Better pedestrian facilities needed
Published 5:43 pm Tuesday, February 15, 2022
To the editor:
As a resident who has lived in Suffolk for two years, I have noticed that pedestrians are not adequately accommodated when it comes to the streets of Suffolk. In my area, on Kenyon Road, I live right between a high school and a middle school; yet, what surprises me is that there are not any visible sidewalks to protect the children from cars. Paved sidewalks are vital in a prosperous community as it reduces roadway crashes involving pedestrians.
According to the U.S Department of Transportation, “Roadways without sidewalks are more than twice as likely to have pedestrian crashes as sites with sidewalks on both sides of the street.” With the upcoming expansion of Holland Road, it is important to first accommodate the pedestrians, especially the schoolchildren walking to and from school. It horrifies me that there are no crosswalks or sidewalks between these long stretches of busy road.
Email newsletter signup
Sidewalks are necessary in a community. Not only do they help pedestrians get from point A to point Z, but they promote a healthier lifestyle, such as running, biking and walking. Also, sidewalks would help the area grow economically. In an article from the AARP, “Retail properties with a Walk Score ranking of 80 out of 100 were valued 54 percent higher than properties with a Walk Score of 20 and had an increase in net operating income of 42% for more walkable properties.” Keep in mind that walk scores above 70-89 is deemed as very walkable for running errands, while a score of below a 50 is more car dependent. The Suffolk area has a walk score of 15, which is deemed as dependent on transportation and not pedestrian-friendly. Walkable communities help businesses grow, as pedestrians are more likely to walk to local businesses due to the connectivity between residential areas and commercial areas. One article, from the Professional Concrete Flatwork & Repair Company, stresses the importance of adding sidewalks in a community, stating “Well-designed and safe sidewalks help direct the flow foot traffic towards local retailers or commercial centers as well as foster social interaction and customer loyalty.” A car-dependent city is an unhealthy, unsafe and stagnant city.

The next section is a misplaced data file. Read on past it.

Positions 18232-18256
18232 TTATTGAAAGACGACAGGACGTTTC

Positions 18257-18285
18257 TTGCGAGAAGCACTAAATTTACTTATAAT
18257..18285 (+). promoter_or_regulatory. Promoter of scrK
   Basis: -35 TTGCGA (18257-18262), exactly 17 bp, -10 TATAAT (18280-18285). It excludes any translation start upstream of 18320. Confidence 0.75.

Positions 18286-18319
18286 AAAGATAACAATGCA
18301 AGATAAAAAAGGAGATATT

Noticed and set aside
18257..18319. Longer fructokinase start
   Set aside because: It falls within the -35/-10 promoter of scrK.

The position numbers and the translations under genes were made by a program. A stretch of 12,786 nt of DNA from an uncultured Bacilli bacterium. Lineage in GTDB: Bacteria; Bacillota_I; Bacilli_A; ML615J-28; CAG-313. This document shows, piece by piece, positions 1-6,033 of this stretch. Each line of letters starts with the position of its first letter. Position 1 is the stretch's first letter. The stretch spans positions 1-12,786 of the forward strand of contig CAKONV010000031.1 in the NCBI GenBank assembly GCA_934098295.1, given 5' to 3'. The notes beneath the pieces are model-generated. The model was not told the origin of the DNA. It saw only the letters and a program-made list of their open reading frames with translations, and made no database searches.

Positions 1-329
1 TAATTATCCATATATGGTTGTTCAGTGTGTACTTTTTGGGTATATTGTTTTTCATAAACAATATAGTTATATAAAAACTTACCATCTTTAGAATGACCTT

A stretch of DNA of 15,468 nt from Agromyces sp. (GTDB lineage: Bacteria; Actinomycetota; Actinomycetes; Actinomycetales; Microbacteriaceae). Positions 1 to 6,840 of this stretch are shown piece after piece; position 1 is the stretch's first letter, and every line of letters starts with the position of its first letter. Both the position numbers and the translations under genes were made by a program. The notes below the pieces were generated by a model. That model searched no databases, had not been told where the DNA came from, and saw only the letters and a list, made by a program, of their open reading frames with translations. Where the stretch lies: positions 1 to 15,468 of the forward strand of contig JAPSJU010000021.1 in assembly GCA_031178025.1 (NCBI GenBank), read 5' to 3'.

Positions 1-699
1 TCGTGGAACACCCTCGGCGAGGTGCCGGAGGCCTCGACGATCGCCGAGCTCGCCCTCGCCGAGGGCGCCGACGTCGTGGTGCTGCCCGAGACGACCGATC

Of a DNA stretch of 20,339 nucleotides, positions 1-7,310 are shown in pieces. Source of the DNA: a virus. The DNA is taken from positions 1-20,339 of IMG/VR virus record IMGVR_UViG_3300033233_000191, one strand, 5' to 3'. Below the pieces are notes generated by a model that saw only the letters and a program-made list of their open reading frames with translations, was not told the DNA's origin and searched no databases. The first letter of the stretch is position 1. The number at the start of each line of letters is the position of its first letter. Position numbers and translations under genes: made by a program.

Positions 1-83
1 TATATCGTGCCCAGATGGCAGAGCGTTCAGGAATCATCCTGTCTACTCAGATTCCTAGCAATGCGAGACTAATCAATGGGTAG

This letter is a call to action. We need to be heard and supported as a community. The busy roads near the schools and neighborhoods are far too dangerous and could lead to a foreseeable accident in the future. Implementing crosswalks and paved sidewalks would help the community travel easier, while promoting a healthier way of living. Residents in communities with sidewalks are 47% more likely to be active for at least 39 minutes a day, than compared to non-pedestrian friendly communities, according to an AARP article. A pedestrian-friendly city would benefit our community socially and economically, for it would bring the community closer while establishing good standing relationships with local businesses. It is time for an immediate change.